Press Play At Home: Lou Ridley Lays Her Soul Bare With A Tender Performance Of "Blind Eye"
In this episode of Press Play at Home, self-described "anti-country" artist Lou Ridley unravels the pain of a doomed relationship with her song, "Blind Eye."
Growing up in Southlake, Texas — an affluent suburb of the Dallas and Fort Worth areas — Lou Ridley always felt like an outsider. Now, as an "anti-country" country singer based out of Nashville, she finds freedom in honest songwriting while still bucking many of her chosen genre's tropes.
The pandemic has been a productive time for Ridley: She spent quarantine perfecting a batch of songs that would eventually become her newest release, Angel/Outlaw, deepening her commitment to authenticity and vulnerability in each of the project's tracks.
Nowhere is that vulnerability more apparent than in "Blind Eye," an unflinching examination of a doomed relationship, and a laundry list of all the reasons why things just won't work out. In its lyrics, Ridley faults her partner for never treating her the way she deserves, but saves her harshest criticism for herself: "I turned a blind eye," she plaintively sings in the chorus.
In this episode of Press Play at Home, Ridley gives the song the drama it deserves, singing seated on a plush red sofa, a bed of red flowers at her feet. Her voice takes center stage, accompanied only by soft acoustic guitar and sparse backing vocals.
By the end of the performance, Ridley's heartache has become a call to action, rousing herself to leave a relationship that will never give her what she needs. It's an autobiographical song, but it's also a lens into Ridley's commitment to the truth: If she has to decide between being well-liked and being authentic, the singer's choice is clear.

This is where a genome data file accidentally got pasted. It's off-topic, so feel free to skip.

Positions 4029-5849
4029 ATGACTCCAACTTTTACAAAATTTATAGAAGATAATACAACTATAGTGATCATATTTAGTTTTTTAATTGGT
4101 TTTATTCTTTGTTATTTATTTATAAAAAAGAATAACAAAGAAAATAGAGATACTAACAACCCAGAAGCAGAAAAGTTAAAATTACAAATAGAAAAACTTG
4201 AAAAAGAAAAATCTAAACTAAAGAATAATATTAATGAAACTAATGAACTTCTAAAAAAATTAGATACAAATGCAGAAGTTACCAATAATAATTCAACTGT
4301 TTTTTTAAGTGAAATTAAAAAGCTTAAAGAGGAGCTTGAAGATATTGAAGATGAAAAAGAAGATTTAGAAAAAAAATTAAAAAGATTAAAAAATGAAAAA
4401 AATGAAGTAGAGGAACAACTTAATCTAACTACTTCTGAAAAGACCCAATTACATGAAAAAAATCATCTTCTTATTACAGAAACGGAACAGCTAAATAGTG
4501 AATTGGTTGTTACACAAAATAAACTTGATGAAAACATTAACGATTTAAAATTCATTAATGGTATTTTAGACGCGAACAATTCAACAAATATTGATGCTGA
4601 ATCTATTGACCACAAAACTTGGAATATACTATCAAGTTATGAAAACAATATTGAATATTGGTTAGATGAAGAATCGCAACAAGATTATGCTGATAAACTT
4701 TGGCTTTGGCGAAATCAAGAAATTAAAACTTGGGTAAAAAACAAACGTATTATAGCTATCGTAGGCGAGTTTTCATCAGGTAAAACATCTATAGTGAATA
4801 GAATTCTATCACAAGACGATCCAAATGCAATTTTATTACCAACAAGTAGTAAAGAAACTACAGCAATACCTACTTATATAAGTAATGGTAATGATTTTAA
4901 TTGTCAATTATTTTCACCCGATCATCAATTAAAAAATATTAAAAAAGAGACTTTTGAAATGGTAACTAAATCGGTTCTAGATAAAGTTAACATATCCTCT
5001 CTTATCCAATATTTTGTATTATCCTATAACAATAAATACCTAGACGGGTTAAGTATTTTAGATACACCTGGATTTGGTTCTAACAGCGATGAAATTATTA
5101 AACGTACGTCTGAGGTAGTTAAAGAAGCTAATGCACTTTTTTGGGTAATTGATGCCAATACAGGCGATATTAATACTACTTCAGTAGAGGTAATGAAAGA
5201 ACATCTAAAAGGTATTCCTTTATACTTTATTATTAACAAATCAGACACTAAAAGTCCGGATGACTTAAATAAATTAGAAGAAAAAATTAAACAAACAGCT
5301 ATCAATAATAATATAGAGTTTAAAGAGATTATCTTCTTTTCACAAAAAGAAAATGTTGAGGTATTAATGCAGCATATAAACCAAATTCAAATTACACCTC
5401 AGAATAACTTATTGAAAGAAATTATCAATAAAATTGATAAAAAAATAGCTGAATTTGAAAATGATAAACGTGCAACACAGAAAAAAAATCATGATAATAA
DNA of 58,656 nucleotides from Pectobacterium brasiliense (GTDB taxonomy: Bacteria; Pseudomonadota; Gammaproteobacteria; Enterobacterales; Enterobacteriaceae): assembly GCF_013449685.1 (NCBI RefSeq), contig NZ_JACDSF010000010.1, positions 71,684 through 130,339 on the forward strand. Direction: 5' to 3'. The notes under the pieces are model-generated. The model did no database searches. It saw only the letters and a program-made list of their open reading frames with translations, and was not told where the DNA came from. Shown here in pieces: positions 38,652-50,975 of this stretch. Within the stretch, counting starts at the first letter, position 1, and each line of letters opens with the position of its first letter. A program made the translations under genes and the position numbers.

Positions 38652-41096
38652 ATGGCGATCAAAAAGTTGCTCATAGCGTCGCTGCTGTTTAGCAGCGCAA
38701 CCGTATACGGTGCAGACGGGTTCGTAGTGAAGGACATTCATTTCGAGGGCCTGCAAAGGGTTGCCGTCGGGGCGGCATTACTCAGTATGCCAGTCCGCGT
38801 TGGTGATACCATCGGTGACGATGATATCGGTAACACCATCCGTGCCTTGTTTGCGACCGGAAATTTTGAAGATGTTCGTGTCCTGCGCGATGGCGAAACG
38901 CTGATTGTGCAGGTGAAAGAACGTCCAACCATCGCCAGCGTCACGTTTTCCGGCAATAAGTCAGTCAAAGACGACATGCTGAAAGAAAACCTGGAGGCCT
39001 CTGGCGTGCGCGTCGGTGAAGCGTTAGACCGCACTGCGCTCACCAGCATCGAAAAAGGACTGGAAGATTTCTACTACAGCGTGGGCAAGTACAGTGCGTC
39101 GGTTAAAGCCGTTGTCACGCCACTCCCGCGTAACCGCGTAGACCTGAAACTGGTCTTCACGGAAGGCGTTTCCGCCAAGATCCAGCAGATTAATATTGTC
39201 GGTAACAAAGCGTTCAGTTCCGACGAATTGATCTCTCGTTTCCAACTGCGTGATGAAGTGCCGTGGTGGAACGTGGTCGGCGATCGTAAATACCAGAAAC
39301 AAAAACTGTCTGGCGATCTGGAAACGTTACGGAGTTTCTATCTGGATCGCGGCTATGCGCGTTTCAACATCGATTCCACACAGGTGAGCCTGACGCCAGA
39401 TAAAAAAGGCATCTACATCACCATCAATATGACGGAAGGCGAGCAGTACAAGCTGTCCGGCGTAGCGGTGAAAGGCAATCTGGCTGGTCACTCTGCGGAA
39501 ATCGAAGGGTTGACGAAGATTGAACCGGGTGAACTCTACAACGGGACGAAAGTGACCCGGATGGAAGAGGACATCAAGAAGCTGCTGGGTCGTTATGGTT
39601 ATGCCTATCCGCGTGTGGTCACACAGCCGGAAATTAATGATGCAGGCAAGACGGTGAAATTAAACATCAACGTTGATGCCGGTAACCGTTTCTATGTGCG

Check out Ridley's Press Play At Home episode above, and catch new performances from the series every Thursday.
Press Play At Home: Watch Dodie Perform A Morning-After Version Of "Four Tequilas Down"
In the latest episode of Press Play At Home, singer/songwriter dodie conjures a bleary last call in a hushed performance of "Four Tequilas Down"
"Four Tequilas Down" is as much a song as it is a memory—a half-remembered one. "Did you make your eyes blur?/So that in the dark, I'd look like her?" dodie, the song's writer and performer, asks. To almost anyone who's engaged in a buzzed rebound, that detail alone should elicit a wince of recognition.
Such is dodie's beyond-her-years mastery of her craft: Over a simple, spare chord progression, she can use an economy of words to twist the knife. "So just hold me like you mean it," dodie sings at the song's end. "We'll pretend because we need it."
In the latest episode of Press Play At Home, watch dodie stretch her songwriting muscles while conjuring a chemically altered Saturday night—and the Sunday morning full of regrets, too.
Check out dodie's hushed-yet-intense performance of "Four Tequilas Down" above and click here to enjoy more episodes of Press Play At Home.
Press Play At Home: Francisca Valenzuela Performs Her Courageous Feminist Paean "La Fortaleza"
The outspoken Chilean singer/songwriter Francisca Valenzuela sings of womanhood and will to power